• Steve Ball

Photography Competitions - Valuable or Destructive

Landscape photographers have a plethora of competitions that are open to entry every year. The question I have been reflecting on is whether participation in such competitions is valuable or destructive, particularly in respect of confidence and creativity?

Over the past few years I have made an annual entry into the Landscape Photographer of the Year competition. It is fair to say that I have been unsuccessful, only being shortlisted on one occasion and even then not progressing beyond that stage. Each year I have entered with confidence that some of my images may be considered as good as those that make the annual publication, but have been brought back down to earth at the point of rejection. Initially my confidence suffered and I questioned whether I had ever taken a photograph that would be regarded as good by those people who are chosen to act as judges each year because of their professional reputation.

The annual rejection of my entries led me to reflect on the type of photographs I was submitting. I looked through every copy of the LPOTY book going back twelve years to see if I could see where I was failing, and I changed the focus of my photography to try and produce the style of image that appeared in the book, not necessarily as an award winner, but one which might help me to achieve my goal of having a published image. Unfortunately my success rate failed to improve and my confidence dipped even further. It was at that point that I started to question what was my motivation for entering the competition in the first place...was I chasing an award, was I looking for some level of validation about my achievements as a landscape photographer, was I looking for recognition from within my peer group? I also reflected on the direction my photography was taking, and the style of photographs I was creating.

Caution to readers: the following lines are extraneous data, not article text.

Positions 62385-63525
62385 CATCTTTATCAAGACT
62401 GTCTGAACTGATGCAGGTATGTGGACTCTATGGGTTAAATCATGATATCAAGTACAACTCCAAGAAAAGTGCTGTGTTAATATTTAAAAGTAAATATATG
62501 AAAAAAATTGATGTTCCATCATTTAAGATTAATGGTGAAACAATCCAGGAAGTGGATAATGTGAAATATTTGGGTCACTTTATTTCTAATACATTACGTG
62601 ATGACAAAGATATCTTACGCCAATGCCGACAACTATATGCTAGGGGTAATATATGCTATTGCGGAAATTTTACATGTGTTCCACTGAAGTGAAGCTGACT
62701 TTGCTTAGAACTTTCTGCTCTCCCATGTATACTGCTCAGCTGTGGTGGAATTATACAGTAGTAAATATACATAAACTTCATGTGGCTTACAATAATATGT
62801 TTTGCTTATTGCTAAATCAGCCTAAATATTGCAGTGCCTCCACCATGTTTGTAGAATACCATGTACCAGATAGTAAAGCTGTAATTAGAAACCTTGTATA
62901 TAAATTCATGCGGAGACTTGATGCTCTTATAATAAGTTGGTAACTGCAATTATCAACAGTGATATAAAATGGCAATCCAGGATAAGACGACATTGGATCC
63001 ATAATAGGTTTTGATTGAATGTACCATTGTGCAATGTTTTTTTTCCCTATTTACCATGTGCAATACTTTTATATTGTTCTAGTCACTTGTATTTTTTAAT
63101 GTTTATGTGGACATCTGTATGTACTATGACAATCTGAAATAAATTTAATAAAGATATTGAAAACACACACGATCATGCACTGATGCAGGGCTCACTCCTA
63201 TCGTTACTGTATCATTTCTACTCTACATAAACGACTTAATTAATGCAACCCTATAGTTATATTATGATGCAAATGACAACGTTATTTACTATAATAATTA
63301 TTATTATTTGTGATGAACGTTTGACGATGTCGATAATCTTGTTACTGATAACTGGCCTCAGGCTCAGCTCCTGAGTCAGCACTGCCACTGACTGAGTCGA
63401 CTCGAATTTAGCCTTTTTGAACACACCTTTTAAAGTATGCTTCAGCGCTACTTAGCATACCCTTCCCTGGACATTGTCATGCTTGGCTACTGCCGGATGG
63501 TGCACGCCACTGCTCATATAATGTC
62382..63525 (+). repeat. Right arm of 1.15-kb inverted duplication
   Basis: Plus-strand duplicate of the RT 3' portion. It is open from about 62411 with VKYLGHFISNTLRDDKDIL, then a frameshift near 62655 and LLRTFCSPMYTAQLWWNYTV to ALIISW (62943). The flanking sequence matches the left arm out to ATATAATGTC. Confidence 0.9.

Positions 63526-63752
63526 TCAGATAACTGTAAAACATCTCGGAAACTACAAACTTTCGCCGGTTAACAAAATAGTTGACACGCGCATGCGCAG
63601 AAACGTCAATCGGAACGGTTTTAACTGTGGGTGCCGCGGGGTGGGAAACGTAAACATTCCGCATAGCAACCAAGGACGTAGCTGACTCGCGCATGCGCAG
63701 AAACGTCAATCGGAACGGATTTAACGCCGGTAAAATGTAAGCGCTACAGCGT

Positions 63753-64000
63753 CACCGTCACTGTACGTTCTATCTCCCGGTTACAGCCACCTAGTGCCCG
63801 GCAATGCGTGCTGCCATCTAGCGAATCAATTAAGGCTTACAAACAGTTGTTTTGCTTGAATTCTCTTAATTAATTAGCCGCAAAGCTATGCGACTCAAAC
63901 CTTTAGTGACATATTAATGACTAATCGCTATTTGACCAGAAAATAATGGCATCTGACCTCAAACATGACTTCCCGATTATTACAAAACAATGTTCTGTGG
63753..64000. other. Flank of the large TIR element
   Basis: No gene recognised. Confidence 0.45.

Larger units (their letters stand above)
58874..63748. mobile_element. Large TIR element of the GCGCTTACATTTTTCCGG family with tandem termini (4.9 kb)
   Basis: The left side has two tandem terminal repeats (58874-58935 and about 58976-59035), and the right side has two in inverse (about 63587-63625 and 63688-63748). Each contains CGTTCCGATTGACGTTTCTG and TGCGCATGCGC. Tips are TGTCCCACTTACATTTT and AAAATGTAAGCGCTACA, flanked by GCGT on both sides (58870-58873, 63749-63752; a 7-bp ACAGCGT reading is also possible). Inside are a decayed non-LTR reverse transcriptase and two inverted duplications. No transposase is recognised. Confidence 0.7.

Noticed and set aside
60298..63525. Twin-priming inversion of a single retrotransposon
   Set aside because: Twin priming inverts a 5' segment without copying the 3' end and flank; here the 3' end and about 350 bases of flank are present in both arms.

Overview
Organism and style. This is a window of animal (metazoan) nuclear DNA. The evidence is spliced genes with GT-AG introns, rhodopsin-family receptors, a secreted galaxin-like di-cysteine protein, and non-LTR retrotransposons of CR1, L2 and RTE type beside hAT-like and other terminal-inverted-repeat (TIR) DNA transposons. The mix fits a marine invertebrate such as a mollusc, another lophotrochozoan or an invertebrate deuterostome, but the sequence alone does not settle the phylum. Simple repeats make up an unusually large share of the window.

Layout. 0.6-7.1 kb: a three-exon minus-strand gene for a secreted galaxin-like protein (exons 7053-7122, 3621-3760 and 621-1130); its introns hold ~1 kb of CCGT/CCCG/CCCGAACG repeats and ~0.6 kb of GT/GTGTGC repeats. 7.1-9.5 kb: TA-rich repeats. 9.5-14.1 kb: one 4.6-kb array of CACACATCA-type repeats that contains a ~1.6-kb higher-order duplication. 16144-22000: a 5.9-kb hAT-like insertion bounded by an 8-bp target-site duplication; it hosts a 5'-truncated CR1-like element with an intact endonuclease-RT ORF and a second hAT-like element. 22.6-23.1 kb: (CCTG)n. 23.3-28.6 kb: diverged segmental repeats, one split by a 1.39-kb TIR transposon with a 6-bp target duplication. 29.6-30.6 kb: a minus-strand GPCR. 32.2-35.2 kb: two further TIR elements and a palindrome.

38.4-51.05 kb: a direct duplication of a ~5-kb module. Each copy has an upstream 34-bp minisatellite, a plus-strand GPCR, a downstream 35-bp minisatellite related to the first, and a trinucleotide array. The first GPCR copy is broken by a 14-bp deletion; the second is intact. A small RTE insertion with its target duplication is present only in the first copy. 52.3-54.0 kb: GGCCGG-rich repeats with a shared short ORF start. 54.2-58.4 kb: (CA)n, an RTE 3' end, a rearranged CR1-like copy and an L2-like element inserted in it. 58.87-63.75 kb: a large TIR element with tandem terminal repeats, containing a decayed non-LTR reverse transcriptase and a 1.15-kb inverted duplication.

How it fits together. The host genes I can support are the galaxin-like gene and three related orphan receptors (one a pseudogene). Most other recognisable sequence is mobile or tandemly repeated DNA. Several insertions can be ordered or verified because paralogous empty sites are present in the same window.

In asking those questions of myself I quickly came to a number of conclusions that answer the question I have posed at the beginning of this article. The conclusions are only relevant to me because we all have different reasons and motivations for taking photographs. In conclusion, and purely from my own perspective I feel that photography competitions are destructive, and before you come to the view that I am just bitter about my lack of success, I will offer my reasoning for reaching that conclusion.

First of all I suffered a huge blow to my confidence as a consequence of the annual cycle of rejection. It is highly likely that my photographs don't compare in quality of composition, subject matter, or capture of light, in truth I think that is irrelevant when considered in the context of the overall feeling and impact of rejection. The scale of applicants means that the chances of success are relatively low, and we all know that at the point of entry. However, just the fact alone that many applicants are rejected year after year is bound to have a negative impact on their confidence and self-perception of their photography. You can almost say it is an inevitable consequence of the competition taking place.

The second reason for reaching my conclusion is the negative impact on my creative style. I reached a point where the reason I was taking photographs of the landscape was to try and take a successful competition image. That was not the point I started from as a landscape photographer, my original intention was to take photographs of the landscape which generated an emotional reaction for me, and which I liked regardless of others opinions. I realised that I had lost that purpose in pursuit of validation or admiration. Quite simply, I had stopped taking photographs for me, and replaced them with photographs that I hoped other people would admire. The purpose of my photography had changed and that had resulted in a reduction in my creativity.

So, where does that leave me? Well, I acknowledge that photography competitions have their place in our creative world, and that they are exactly what some people need as a source of inspiration and validation. However, I now know that they are not a source of motivation for me, in fact they are quite the opposite. I have realised that external validation is not very important to me, nor are the awards that come with competition. In fact I would question whether photography should be seen in a competitive light at all. Has anyone the right to say whether a photograph is good or otherwise? I would argue that we only have the right to say whether we like something or don't like something. Whether an image is good or otherwise is surely a subjective view. I have decided going forward that I am going to give the competitive side of photography a miss and focus solely on taking photographs I like and which are purely for my own assessment and enjoyment.

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